Banquet Serving Etiquette

Updated July 19, 2017

Though banquet serving can seem easy for most experienced wait staff, serving etiquette at banquet events is especially important. Banquet catering is often used at the most important events of people's lives, from weddings and family reunions to bar mitzvahs and funerals. Following these simple rules for banquet serving etiquette will ensure that the guests' dining experience appropriately marks a memorable occasion.

Serve, Don't Socialize

Remember that while many banquets are lively with music, dancing, celebration and open bars, servers are there to staff the event, not to attend as guests. Never accept offers of food or drink from your patrons, and always remain polite and professional.

Serve Key Guests First

Generally, the guest of honour should be served first, followed by the women and then the men, to the host's right. Alternatively, guests can be served by order of influence and seniority with the least important individual receiving their meal last. In many modern banquet settings, servers will not have this information, or there may not be a host or guest of honour present. In this is the case and there are no specific instructions, serve women first.

Know Left From Right

Servers should approach each guest from the left side for presentation of platters of food and side dishes and for removing these items when guests have finished. Approach from the right to present and pour wine, and to serve and later clear pre-plated main courses.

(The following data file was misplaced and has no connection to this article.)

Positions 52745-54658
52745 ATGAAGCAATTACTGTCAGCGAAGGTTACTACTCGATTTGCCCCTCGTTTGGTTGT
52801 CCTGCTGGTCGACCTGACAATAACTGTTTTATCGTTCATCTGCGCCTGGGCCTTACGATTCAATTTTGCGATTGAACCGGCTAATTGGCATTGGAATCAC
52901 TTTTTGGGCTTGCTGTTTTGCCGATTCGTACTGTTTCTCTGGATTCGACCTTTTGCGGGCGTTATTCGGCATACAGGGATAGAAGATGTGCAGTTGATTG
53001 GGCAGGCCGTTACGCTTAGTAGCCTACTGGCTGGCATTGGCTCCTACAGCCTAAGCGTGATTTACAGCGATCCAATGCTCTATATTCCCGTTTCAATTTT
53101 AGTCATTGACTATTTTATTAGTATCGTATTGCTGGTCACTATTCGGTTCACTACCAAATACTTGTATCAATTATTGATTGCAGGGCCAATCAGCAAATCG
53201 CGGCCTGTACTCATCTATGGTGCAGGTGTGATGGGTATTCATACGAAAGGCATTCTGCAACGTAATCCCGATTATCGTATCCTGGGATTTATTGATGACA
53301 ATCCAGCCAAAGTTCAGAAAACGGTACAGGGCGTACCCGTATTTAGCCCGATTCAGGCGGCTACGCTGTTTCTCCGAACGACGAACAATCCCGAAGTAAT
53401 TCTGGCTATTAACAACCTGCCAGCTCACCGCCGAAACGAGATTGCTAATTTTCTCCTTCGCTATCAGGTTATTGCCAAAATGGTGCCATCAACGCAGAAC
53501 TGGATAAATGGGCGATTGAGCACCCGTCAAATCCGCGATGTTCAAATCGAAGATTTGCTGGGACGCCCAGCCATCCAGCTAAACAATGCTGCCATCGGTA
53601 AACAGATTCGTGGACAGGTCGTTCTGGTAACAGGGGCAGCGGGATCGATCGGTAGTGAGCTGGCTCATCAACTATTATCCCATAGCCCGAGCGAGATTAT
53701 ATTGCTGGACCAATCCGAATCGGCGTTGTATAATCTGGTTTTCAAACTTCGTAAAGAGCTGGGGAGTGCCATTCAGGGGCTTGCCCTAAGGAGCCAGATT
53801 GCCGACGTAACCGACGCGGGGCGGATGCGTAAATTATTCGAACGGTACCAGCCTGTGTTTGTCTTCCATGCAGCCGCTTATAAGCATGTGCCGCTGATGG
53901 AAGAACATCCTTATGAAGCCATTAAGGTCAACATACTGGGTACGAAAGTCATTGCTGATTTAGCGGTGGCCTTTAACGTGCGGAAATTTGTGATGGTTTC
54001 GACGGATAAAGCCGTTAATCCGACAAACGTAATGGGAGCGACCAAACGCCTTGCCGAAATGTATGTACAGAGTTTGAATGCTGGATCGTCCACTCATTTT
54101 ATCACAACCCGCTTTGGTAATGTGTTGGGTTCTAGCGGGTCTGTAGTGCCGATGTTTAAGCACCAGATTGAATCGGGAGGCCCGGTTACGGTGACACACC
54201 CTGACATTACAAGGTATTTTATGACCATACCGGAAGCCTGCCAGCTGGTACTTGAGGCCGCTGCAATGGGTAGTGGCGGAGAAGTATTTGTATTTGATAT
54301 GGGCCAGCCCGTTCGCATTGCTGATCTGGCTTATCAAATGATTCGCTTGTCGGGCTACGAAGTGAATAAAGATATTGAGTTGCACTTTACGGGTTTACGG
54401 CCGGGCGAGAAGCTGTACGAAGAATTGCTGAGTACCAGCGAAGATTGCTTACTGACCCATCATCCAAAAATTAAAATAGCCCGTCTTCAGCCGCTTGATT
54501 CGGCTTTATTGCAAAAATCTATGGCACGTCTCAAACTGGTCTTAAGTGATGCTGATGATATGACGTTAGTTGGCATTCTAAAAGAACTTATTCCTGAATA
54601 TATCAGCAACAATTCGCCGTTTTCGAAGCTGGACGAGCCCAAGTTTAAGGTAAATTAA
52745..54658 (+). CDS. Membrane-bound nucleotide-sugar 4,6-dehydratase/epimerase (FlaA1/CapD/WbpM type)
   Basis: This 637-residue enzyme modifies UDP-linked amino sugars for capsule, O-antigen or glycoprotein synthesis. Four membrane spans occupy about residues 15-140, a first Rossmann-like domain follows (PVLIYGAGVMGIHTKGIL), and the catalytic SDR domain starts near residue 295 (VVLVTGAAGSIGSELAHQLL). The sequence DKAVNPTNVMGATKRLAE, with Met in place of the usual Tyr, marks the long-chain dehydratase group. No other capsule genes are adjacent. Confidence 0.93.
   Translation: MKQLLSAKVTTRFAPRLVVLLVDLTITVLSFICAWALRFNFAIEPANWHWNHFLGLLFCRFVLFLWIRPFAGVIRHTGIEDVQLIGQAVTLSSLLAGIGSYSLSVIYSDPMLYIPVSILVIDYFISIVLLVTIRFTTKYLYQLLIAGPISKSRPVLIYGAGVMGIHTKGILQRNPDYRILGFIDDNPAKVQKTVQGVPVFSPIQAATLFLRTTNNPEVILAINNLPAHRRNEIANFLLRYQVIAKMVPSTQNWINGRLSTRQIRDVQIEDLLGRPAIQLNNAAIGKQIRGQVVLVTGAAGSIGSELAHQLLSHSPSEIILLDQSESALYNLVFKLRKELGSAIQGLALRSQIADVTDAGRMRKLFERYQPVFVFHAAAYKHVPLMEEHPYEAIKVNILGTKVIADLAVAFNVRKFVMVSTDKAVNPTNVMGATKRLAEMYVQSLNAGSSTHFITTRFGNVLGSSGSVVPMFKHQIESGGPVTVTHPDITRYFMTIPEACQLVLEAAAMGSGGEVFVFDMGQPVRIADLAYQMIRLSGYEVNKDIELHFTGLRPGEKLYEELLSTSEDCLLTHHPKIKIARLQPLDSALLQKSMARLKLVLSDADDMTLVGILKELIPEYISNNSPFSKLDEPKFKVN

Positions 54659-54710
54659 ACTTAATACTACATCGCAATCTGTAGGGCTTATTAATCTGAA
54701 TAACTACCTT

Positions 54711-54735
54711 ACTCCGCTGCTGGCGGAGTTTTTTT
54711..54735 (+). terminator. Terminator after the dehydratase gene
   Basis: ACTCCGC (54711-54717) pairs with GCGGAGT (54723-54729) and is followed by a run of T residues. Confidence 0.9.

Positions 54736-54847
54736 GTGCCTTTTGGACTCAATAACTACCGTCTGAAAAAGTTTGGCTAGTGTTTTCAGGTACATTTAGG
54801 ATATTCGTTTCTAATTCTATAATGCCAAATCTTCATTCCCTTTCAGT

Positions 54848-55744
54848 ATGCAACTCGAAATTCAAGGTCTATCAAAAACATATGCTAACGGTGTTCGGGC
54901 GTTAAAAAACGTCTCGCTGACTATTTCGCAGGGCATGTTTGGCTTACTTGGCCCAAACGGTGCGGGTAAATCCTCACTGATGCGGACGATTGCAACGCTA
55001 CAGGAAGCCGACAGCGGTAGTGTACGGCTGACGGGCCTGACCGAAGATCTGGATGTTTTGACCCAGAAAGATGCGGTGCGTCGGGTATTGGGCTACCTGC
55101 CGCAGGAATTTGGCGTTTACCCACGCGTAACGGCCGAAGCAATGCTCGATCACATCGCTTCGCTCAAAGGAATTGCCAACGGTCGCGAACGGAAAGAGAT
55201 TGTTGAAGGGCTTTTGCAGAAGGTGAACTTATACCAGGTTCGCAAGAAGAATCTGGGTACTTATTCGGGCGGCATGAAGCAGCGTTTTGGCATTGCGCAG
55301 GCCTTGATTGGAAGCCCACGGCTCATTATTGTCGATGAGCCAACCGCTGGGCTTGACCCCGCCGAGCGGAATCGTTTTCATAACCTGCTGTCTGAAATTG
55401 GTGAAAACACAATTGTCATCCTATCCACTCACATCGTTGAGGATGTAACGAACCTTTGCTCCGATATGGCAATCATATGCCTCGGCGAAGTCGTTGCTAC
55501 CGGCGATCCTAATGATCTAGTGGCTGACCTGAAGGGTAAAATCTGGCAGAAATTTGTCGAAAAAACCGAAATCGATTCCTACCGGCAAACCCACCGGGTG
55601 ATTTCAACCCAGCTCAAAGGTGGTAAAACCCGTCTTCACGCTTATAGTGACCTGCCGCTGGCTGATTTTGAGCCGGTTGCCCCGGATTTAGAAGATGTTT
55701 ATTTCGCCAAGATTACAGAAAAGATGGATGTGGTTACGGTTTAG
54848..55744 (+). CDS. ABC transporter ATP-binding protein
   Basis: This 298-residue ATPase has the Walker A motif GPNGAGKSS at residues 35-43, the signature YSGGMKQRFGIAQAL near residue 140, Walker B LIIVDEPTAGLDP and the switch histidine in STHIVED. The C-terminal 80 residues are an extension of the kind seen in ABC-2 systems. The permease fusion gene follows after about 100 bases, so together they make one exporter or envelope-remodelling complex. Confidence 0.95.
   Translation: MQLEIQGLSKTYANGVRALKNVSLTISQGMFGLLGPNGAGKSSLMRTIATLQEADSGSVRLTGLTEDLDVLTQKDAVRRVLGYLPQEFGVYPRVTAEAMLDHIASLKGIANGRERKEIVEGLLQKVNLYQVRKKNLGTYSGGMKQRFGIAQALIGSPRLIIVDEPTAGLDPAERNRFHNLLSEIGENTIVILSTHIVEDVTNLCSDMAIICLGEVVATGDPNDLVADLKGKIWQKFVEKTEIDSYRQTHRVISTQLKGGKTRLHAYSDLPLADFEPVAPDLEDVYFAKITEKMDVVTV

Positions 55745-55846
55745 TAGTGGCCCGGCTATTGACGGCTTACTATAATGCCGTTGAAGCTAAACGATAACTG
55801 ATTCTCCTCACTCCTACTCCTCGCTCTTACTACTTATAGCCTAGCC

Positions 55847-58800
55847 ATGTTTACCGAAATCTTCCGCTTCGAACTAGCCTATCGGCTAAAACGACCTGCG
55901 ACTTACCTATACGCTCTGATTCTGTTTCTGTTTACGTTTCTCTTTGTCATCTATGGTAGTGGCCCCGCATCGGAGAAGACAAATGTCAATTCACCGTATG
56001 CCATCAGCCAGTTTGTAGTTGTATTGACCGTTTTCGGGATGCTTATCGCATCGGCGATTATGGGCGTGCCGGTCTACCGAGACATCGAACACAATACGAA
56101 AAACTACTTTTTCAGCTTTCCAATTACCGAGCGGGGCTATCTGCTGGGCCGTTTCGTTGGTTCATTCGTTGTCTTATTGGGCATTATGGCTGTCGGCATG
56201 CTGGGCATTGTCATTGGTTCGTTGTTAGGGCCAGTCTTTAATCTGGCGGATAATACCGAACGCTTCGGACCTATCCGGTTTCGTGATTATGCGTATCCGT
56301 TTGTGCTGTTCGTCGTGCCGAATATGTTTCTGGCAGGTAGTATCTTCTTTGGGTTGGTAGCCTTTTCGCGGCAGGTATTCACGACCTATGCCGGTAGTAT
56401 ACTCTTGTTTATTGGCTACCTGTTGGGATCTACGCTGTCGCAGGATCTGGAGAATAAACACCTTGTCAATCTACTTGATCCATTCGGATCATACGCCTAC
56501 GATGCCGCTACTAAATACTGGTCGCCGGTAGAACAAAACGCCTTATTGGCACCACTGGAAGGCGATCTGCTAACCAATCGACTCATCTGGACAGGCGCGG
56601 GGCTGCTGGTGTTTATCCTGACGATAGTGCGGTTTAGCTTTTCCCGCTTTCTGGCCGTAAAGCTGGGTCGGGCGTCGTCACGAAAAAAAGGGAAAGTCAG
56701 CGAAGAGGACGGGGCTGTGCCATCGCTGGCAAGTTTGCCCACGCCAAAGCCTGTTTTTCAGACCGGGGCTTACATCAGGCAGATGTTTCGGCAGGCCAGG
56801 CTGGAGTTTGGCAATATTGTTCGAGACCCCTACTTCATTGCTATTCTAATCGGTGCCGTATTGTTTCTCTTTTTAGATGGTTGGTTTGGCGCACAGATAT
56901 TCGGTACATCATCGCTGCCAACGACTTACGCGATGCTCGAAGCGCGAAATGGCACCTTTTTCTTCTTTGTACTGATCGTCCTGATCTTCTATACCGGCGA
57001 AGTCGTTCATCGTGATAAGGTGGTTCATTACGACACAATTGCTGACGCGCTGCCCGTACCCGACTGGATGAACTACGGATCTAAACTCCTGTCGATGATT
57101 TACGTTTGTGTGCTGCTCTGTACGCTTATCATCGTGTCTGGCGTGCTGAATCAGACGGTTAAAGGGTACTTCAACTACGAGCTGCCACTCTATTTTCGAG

Never Interrupt

Stay peripheral to guests' interactions. Part of the art of quality banquet serving is the servers' abilities to gracefully navigate any situation, from running children to distracted dancers, without drawing attention to themselves. Frequently a server will find that a table with lively conversation makes it difficult to communicate with guests. Be patient, and wait until you are sure you will not be a distraction when you refill a glass of water or remove a dirty plate.

Clean Carefully

Resist the temptation to remove dirty plates and glasses until you are sure the guest is completely finished. You will not only save yourself the hassle of answering to a confused or frustrated guest, but you will also save the time and energy it takes to replace the missing item. Proper etiquette dictates that plates should be removed from the entire table at the same time. This rule may vary according to the establishment or event at which you are serving.

Serve with a Smile

Though banquet serving can be challenging, it is ultimately one of the easiest and most enjoyable jobs in the hospitality industry. Enjoy what you do, take pride in your work, and demonstrate it with enthusiasm and a friendly demeanour. This will make the service experience most pleasant for you and for guests.

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About the Author

Sandra Phaneuf is a freelance writer with more than eight years of experience. She has been a contributing writer for "Voice of America," the "Informed Constituent" and the "Albany Student Press." Her focus is energy policy and Eastern European studies. Phaneuf has a B.A. in political science from the State University of New York and is pursuing a graduate degree in journalism.